WESTPORT — The western United States has endured another fiery summer, and one of Westport’s firefighters was there to help.

Michael Kronick, deputy chief of the Westport Fire Department, returned Aug. 12 from a two-week deployment to Colorado, where he worked to stave off damage from the Buttermilk and Green Mountain fires in southwestern Colorado.

The recent trip was Kronick’s 11th national fire assignment since 2002, when he first joined the Connecticut Interstate Fire Crew, which the state maintains to prepare for potential in-state fires. A mutual aid agreement between Connecticut and the Department of Energy and Environmental Protection, the state’s fire crew is often called to fight fires on federal land out West.

Kronick has fought fires in California, Oregon, Idaho, Montana, Utah, Wyoming, Colorado, Michigan, Minnesota and Quebec, Canada, as part of the crew’s mutual aid agreement, and said the duration and intensity of the fire season has gotten worse over the 16 years he has been in the program.

“The season is longer, the fires burn hotter, the manpower pool to fight the fires is continually shrinking, and with the longer season, you lose a lot of part-time employees that traditionally used to come to the business, which were college students and teachers,” Kronick said.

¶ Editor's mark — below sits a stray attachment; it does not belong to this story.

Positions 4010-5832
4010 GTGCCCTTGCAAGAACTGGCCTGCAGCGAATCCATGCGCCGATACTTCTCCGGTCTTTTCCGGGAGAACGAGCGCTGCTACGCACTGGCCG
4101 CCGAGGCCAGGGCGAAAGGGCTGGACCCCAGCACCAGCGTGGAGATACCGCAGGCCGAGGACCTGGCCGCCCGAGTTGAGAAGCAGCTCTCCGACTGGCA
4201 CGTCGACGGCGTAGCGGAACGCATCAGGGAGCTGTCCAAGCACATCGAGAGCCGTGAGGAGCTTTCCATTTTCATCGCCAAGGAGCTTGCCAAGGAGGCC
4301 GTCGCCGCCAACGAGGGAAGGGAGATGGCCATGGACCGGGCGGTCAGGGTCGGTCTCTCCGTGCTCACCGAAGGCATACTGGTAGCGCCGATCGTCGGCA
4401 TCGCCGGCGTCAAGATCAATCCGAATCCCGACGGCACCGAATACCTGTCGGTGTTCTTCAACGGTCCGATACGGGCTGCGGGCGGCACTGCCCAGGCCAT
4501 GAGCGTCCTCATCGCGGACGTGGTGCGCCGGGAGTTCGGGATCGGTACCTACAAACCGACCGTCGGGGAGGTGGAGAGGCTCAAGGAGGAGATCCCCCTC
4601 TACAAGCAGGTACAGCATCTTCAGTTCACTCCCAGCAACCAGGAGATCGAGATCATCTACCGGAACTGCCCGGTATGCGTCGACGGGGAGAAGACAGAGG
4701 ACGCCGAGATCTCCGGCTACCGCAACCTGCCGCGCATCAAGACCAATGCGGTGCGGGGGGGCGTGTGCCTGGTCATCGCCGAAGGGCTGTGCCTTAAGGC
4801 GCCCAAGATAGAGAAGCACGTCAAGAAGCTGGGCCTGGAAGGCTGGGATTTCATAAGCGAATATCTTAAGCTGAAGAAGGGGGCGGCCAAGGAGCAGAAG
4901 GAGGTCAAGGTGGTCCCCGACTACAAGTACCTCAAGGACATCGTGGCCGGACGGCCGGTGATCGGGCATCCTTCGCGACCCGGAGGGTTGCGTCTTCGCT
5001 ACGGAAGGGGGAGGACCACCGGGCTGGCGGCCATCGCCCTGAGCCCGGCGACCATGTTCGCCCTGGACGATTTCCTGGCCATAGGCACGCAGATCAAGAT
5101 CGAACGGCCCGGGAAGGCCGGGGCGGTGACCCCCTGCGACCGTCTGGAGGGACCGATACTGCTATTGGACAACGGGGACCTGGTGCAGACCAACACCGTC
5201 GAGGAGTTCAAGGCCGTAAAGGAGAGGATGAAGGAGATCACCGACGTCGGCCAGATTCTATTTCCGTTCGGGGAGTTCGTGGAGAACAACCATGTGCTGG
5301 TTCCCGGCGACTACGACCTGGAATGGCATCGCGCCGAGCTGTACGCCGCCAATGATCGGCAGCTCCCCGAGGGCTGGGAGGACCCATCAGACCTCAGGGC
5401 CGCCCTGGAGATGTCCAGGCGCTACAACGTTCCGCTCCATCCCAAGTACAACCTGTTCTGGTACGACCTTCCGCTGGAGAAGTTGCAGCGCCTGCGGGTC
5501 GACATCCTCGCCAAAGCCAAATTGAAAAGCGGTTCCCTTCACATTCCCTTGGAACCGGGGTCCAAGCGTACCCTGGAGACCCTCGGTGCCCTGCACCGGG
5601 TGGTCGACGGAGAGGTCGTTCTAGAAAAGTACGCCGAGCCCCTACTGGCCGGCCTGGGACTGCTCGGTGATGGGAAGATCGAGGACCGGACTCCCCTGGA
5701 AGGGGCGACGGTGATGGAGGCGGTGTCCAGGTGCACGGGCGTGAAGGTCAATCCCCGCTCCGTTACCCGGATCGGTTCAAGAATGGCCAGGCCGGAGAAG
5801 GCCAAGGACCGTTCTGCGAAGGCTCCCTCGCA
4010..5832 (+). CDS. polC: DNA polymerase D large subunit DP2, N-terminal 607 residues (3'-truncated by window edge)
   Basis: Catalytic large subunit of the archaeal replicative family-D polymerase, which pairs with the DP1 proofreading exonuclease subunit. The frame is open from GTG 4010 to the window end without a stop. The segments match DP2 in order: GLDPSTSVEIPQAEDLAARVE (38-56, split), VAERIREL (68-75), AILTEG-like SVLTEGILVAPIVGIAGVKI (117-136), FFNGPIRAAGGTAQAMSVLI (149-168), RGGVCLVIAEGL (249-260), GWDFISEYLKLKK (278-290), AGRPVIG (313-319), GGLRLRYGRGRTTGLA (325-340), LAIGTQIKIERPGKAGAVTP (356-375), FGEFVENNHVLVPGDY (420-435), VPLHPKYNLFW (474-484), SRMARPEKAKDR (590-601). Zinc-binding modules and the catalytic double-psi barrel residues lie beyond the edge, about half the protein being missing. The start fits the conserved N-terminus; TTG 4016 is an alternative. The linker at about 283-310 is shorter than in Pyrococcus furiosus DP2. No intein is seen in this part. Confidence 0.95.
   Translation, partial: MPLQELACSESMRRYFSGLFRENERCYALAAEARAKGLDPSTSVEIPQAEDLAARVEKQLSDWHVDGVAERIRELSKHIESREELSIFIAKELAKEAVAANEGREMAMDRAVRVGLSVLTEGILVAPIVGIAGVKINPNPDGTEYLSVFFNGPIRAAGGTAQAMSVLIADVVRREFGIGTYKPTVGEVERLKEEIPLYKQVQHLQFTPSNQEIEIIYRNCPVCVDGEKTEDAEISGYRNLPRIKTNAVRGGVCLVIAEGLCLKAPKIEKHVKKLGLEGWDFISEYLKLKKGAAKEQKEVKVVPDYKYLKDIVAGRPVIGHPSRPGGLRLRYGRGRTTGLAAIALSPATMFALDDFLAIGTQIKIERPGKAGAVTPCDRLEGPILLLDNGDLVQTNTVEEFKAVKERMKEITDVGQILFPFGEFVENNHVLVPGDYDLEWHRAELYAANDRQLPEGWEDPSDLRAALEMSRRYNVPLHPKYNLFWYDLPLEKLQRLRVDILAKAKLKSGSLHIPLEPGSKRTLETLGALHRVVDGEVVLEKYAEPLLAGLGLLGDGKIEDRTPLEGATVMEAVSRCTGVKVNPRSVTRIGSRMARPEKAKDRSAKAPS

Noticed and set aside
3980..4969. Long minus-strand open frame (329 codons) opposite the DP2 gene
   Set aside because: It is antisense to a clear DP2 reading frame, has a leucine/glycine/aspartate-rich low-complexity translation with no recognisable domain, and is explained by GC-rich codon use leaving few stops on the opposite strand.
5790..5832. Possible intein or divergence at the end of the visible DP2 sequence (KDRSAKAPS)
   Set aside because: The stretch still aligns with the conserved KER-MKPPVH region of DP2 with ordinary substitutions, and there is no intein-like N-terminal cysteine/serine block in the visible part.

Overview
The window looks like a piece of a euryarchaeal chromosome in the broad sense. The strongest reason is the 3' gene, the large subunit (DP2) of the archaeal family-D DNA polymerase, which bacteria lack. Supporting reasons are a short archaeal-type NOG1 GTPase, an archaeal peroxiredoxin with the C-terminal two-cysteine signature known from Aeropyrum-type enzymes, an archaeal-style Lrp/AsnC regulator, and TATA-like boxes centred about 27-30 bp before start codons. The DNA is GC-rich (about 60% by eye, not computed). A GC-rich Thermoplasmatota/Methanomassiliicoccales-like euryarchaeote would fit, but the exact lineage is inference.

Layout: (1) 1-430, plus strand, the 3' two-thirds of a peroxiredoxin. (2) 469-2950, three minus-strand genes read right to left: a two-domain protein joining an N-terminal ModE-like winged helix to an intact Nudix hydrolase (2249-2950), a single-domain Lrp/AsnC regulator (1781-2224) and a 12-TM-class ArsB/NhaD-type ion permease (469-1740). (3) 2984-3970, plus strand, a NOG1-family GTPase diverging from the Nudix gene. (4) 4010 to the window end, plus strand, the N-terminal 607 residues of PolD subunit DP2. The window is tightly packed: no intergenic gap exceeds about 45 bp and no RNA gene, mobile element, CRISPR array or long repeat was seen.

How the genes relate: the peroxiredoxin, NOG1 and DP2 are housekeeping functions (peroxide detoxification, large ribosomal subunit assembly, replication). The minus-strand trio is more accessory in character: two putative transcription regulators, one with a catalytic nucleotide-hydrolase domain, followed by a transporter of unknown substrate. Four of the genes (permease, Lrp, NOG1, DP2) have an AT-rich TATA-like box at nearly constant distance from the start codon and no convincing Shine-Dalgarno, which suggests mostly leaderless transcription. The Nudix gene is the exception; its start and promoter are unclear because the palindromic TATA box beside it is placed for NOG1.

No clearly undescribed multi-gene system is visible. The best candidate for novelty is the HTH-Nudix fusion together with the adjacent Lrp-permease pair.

Connecticut has about 60 to 65 individuals active in the interstate fire crew. Each crew is made up of about 20 people and focuses primarily on fuel reduction and removal efforts to box in the fires, Kronick said. Starting in the early 1900s, the U.S. government began an aggressive campaign to extinguish every fire, despite the necessity of fire to some landscapes, especially out West. As a result, the buildup of fuel materials, coupled with changes to the climate, have led to the frequency of fires over the last two decades, Kronic said.

Kronick is given short notice for assignments. This time, he was told to leave only 48 hours in advance. The work is, at times, crushingly hard, but he said he loves it.

“It’s nice to go out as a group and work together with friends,” Kronick said of the Connecticut team that has bonded over the years.

“It’s a calling; it’s fun; it’s an adventure, a sort of man-versus-wild thing. It’s hard to explain, but I enjoy it. I like doing it, and my goal is to do it as long as I physically can,” Kronick said.

One of the most rewarding parts of the work is when the team is finally able to shower after weeks of camping and go into a restaurant to meet community members, as he and his team did on the last night in Colorado.

“They’re so thankful for your effort and what you do. A lot of people’s livelihoods depend on it,” Kronick said.


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